Wednesday, January 13, 2016

Matthew Swyers (The Trademark Company) Sues USPTO For Harassment

On January 6, 2016, Matthew H. Swyers, proprietor of The Trademark Company, commenced a lawsuit against the USPTO, alleging that the Office has violated his Constitutional rights in its investigation of his practices in the filing and prosecuting trademark applications. The complaint may be found here. The Trademark Company is reportedly the second largest filer of trademark applications in the country.

Mr. Swyers complains that numerous Requests for Information (RFIs) issue by the Office were "designed to harass, overburden, invade, injure and damage the Plaintiff and his business," and he seeks injunctive relief and damages. The USPTO has not commented on the matter, but a Courthouse News article (here) provides one side of the story.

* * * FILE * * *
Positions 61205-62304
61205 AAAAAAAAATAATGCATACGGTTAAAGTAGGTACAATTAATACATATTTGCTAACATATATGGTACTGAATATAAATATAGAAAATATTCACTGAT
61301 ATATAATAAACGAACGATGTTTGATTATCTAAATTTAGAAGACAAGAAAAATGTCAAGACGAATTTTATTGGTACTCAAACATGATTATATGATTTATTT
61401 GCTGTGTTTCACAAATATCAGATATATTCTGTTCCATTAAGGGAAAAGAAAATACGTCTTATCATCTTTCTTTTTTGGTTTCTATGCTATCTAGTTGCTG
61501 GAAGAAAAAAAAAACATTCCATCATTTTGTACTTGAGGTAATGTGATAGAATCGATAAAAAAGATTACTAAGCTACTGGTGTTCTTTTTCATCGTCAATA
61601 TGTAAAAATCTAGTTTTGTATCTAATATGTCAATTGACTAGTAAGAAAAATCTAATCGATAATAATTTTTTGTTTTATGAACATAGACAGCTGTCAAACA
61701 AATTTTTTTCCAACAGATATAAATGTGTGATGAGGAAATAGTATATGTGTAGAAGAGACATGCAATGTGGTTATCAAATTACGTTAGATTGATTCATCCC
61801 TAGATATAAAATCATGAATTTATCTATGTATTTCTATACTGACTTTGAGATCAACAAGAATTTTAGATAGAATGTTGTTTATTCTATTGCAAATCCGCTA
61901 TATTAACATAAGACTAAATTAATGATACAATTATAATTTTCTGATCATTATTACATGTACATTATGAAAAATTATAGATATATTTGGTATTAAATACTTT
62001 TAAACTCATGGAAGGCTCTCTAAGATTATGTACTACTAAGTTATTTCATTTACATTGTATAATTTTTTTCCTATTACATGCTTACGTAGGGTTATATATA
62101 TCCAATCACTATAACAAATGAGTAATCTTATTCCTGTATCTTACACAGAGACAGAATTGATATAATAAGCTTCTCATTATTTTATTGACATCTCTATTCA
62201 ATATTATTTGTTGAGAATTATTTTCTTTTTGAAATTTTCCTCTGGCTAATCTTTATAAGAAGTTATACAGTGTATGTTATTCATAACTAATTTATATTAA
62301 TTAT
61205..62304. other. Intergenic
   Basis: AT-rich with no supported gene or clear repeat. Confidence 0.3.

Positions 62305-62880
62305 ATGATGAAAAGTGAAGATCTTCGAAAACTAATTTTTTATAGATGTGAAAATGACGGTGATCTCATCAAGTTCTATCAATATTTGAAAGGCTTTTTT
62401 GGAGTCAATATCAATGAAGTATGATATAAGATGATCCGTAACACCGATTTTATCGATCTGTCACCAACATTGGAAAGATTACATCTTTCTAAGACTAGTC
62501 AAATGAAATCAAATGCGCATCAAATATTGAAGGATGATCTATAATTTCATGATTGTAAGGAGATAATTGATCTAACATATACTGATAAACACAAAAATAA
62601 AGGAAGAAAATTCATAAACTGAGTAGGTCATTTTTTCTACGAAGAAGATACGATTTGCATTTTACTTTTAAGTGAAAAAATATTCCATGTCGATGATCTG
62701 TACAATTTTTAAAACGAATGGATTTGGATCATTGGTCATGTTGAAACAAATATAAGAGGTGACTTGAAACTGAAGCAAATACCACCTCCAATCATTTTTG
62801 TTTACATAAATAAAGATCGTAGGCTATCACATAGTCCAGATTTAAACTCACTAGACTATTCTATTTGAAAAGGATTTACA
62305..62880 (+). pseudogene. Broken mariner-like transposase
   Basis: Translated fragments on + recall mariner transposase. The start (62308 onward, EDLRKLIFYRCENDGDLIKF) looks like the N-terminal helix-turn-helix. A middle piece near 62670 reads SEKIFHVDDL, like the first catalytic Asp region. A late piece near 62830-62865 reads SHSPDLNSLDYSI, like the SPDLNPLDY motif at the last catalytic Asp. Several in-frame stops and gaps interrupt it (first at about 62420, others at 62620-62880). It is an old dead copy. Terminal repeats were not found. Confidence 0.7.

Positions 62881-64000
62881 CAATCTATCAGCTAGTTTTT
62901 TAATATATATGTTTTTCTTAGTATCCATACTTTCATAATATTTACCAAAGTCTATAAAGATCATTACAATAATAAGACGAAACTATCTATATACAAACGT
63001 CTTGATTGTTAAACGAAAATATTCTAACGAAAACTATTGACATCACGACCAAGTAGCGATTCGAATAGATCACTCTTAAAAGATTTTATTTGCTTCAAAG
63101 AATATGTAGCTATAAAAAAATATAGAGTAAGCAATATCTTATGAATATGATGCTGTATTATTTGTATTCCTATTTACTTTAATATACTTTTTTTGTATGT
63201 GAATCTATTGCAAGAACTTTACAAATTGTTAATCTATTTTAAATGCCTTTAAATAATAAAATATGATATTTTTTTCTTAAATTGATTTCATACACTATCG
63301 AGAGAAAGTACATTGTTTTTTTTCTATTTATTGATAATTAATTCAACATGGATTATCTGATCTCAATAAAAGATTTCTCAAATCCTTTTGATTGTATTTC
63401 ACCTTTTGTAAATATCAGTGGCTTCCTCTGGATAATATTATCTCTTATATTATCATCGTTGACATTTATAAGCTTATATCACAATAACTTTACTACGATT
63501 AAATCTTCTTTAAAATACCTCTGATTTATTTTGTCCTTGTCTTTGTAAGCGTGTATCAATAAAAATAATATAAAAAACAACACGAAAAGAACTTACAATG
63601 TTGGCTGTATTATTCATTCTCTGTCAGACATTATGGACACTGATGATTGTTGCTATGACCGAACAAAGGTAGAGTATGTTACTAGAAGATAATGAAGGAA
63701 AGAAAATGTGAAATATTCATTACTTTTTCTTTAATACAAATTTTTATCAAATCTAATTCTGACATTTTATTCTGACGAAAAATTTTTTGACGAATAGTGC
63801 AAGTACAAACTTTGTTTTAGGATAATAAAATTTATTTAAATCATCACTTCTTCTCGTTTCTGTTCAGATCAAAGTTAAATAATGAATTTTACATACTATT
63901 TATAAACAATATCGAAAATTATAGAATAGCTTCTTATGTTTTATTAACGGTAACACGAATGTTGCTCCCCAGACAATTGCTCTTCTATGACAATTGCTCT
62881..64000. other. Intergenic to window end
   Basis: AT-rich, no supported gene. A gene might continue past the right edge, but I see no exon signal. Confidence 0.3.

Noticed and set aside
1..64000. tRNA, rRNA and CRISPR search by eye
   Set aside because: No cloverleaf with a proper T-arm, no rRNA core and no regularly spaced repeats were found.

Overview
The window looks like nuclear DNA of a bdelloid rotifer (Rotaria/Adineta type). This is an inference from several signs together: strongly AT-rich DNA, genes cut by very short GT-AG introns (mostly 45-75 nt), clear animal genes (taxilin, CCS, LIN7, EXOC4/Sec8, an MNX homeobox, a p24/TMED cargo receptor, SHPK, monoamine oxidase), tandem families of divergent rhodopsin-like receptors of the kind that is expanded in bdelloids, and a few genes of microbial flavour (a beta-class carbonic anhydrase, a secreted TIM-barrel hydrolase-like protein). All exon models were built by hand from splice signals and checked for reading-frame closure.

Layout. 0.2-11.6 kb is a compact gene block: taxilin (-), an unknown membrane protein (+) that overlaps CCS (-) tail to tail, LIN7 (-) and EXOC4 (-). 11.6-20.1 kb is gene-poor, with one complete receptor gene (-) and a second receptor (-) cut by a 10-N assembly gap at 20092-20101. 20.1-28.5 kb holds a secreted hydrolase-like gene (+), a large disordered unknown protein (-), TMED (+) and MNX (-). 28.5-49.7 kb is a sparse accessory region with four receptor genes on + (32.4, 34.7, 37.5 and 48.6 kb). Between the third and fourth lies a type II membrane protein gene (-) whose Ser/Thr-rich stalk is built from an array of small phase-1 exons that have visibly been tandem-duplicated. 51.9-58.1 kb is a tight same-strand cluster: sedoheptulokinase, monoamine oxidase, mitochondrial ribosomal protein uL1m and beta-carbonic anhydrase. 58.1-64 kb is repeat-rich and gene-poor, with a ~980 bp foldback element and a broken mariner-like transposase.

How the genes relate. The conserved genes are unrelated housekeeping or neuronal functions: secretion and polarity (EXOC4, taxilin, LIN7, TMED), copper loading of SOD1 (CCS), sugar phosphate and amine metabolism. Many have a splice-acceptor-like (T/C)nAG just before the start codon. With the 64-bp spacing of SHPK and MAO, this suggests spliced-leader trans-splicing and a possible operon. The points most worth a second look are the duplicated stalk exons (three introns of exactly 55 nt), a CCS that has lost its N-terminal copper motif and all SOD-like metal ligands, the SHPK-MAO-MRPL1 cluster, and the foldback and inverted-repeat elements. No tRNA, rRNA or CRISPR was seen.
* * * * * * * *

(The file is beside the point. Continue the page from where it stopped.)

Read comments and post your comment here.

Text Copyright John L. Welch 2016.


At 9:16 AM, Anonymous Anonymous said...

OED overreached on this one. The OED letters to his Mr. Swyer's employees are way too extensive. Furthermore, contacting Mr. Swyer's clients without notifying him first? The content of those client letters is also quite suspect. Since the individuals named in the Complaint work for General Counsel, and are likely attorneys themselves, I wonder if they can be sanctioned by the State Bar for these actions?

At 9:17 AM, Anonymous Anonymous said...

I assume LegalZoom will never be held to the same level of scrutiny.

At 9:25 AM, Anonymous Anonymous said...

I have had contested proceedings with Swyers - and he is AWFUL to deal with. Does not return calls. Claims to never receive discovery requests. Doesn't seem to know what he is doing. Good for the PTO for finally taking action. Next stop, Legal Zoom and Trademarkia (Legal Force).

At 10:22 AM, Anonymous Anonymous said...

I expect a WYHA regarding

An appeal from The Trademark Company arguing that SECOND WIND is distinct from 2ND WIND.